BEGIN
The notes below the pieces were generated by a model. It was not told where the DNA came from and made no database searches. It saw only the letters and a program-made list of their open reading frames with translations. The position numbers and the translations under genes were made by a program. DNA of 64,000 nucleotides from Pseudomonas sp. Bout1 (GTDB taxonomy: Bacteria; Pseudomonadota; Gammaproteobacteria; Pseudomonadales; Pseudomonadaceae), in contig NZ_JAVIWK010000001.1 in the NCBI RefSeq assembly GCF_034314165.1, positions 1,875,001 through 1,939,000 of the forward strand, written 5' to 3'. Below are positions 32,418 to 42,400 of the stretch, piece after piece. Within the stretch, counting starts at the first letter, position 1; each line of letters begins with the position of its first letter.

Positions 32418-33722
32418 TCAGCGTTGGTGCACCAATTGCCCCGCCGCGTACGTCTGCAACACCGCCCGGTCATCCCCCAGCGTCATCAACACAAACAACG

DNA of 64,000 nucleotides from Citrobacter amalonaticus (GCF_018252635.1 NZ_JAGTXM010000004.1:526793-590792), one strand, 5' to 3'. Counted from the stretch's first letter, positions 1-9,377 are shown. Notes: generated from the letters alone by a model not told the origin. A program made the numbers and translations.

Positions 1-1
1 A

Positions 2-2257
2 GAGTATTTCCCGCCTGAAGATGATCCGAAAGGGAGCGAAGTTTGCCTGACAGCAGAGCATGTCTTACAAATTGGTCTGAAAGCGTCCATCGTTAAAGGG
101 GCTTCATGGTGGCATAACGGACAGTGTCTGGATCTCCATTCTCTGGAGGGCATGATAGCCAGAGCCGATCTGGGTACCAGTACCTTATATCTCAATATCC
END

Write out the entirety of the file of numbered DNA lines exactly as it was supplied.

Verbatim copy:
The notes below the pieces were generated by a model. It was not told where the DNA came from and made no database searches. It saw only the letters and a program-made list of their open reading frames with translations. The position numbers and the translations under genes were made by a program. DNA of 64,000 nucleotides from Pseudomonas sp. Bout1 (GTDB taxonomy: Bacteria; Pseudomonadota; Gammaproteobacteria; Pseudomonadales; Pseudomonadaceae), in contig NZ_JAVIWK010000001.1 in the NCBI RefSeq assembly GCF_034314165.1, positions 1,875,001 through 1,939,000 of the forward strand, written 5' to 3'. Below are positions 32,418 to 42,400 of the stretch, piece after piece. Within the stretch, counting starts at the first letter, position 1; each line of letters begins with the position of its first letter.

Positions 32418-33722
32418 TCAGCGTTGGTGCACCAATTGCCCCGCCGCGTACGTCTGCAACACCGCCCGGTCATCCCCCAGCGTCATCAACACAAACAACG

DNA of 64,000 nucleotides from Citrobacter amalonaticus (GCF_018252635.1 NZ_JAGTXM010000004.1:526793-590792), one strand, 5' to 3'. Counted from the stretch's first letter, positions 1-9,377 are shown. Notes: generated from the letters alone by a model not told the origin. A program made the numbers and translations.

Positions 1-1
1 A

Positions 2-2257
2 GAGTATTTCCCGCCTGAAGATGATCCGAAAGGGAGCGAAGTTTGCCTGACAGCAGAGCATGTCTTACAAATTGGTCTGAAAGCGTCCATCGTTAAAGGG
101 GCTTCATGGTGGCATAACGGACAGTGTCTGGATCTCCATTCTCTGGAGGGCATGATAGCCAGAGCCGATCTGGGTACCAGTACCTTATATCTCAATATCC